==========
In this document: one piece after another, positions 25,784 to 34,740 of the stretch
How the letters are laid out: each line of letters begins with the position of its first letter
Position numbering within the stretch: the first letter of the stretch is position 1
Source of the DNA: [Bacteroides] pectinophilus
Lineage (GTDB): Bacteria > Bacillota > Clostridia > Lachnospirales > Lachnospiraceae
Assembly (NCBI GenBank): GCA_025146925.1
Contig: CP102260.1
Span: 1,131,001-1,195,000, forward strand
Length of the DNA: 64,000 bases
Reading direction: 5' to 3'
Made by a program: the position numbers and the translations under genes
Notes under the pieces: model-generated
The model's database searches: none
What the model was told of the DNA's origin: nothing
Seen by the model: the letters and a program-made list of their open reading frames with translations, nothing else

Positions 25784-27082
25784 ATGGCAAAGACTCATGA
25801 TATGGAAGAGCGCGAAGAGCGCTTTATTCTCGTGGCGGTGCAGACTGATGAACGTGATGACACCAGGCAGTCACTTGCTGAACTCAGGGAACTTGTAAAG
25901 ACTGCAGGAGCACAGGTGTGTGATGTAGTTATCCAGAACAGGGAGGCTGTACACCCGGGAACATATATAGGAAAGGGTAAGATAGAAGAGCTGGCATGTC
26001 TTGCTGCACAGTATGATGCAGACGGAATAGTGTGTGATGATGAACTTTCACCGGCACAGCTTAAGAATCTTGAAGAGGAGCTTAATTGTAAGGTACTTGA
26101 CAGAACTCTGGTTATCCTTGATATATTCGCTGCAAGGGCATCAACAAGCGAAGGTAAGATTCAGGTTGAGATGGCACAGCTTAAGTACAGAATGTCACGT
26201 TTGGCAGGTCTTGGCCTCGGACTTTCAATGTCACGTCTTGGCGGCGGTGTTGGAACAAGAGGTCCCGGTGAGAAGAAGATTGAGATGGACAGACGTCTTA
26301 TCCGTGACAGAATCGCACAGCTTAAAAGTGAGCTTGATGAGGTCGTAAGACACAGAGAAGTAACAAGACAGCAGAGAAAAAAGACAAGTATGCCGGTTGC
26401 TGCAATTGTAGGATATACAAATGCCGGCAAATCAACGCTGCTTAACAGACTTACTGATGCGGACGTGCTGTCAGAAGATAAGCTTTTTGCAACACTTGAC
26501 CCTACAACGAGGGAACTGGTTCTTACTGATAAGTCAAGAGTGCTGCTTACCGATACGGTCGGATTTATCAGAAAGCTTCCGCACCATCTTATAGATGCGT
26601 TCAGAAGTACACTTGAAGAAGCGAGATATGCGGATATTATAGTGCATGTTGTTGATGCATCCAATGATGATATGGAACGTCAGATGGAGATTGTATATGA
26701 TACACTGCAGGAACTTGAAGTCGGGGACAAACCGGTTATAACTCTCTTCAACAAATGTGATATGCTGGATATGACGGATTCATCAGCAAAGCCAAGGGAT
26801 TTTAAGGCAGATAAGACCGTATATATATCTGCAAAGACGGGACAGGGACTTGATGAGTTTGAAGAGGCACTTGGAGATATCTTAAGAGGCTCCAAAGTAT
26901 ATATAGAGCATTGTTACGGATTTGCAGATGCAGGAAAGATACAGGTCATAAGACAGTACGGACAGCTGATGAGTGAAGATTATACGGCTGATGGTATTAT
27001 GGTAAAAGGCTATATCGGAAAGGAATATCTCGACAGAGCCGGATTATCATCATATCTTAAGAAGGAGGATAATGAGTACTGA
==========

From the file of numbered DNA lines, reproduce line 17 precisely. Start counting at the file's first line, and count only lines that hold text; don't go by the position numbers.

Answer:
25784 ATGGCAAAGACTCATGA